Park City construction trade posts its best-performing month of 2010
August 6, 2010
Park City’s construction trade posted its best-performing month of the year in July, the Building Department reported, the second consecutive month of solid numbers from the bellwether industry.
According to the Building Department, permits valued at just less than $7.4 million were issued in July. The July numbers follow the just less than $7.1 million that was recorded in June, the most lucrative month of the year to that point.
The Building Department said a $2.7 million permit for a medical office building at the Park City Medical Center health campus helped push up the July figures. Three houses, valued at a combined $1.4 million, meanwhile, received permits.
Alterations and additions to existing structures, a category that has performed well, added $3.2 million to the July totals. Most of the permits for alterations and additions went to people working on residential buildings.
The just less than $7.4 million in permits in July also beat the numbers from the previous July, when $6.8 million worth of construction received the go-ahead.
Still, though, the year-to-date figure continues to trail those recorded through the same period in 2009 by a wide margin. Through July, the 2010 total sat at approximately $24 million. Through the same period in 2009, the year-to-date figure was $52.4 million. The industry finished 2009 well off the record-setting years prior to the recession.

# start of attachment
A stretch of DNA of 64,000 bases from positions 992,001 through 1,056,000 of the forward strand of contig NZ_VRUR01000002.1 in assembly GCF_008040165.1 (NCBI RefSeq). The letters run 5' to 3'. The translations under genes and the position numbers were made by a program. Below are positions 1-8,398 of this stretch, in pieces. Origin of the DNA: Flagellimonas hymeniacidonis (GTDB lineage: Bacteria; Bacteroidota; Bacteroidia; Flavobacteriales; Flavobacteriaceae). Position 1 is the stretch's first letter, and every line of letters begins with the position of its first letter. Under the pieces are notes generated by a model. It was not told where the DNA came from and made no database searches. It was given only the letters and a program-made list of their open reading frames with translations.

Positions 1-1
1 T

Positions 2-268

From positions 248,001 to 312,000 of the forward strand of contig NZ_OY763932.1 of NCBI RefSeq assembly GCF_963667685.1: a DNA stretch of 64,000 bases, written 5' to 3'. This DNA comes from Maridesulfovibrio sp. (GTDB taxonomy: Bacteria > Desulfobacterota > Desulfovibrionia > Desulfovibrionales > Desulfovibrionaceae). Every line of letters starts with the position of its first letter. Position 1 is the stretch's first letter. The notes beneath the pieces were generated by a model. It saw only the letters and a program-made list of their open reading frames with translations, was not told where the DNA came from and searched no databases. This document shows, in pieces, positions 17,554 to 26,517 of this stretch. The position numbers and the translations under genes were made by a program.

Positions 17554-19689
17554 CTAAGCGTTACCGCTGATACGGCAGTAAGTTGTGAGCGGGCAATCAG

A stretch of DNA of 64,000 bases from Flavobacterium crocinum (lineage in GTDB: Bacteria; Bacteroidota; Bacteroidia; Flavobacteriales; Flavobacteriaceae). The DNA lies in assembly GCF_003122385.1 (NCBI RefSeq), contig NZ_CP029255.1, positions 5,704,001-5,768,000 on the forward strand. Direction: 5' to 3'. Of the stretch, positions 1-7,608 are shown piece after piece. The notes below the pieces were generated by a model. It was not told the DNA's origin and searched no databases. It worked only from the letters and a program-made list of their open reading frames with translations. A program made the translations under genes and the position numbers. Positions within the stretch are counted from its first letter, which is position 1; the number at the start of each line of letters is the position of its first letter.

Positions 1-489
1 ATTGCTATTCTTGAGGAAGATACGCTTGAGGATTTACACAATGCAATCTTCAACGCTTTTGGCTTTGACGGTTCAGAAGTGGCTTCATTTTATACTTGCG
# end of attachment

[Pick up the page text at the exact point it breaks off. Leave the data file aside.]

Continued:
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The number of electrical, plumbing and mechanical permits was mixed compared to the June tally and the numbers recorded in the previous July.
The Building Department in July averaged 192 inspections each day, up from the number in June but well off the 272 daily inspections tallied in July 2009.
Park City officials have said they do not expect major projects to begin construction by the end of the year. Roger Evans, City Hall’s interim chief building official, said midsummer he anticipates the final 2010 numbers could slightly outpace the end-of-year figure of $68.5 million recorded in 2009..
The construction industry has struggled amid the shaky economy as financing for development became more difficult to obtain. Park City leaders have also long expected that construction inside the city would level off as land available for development became scarcer.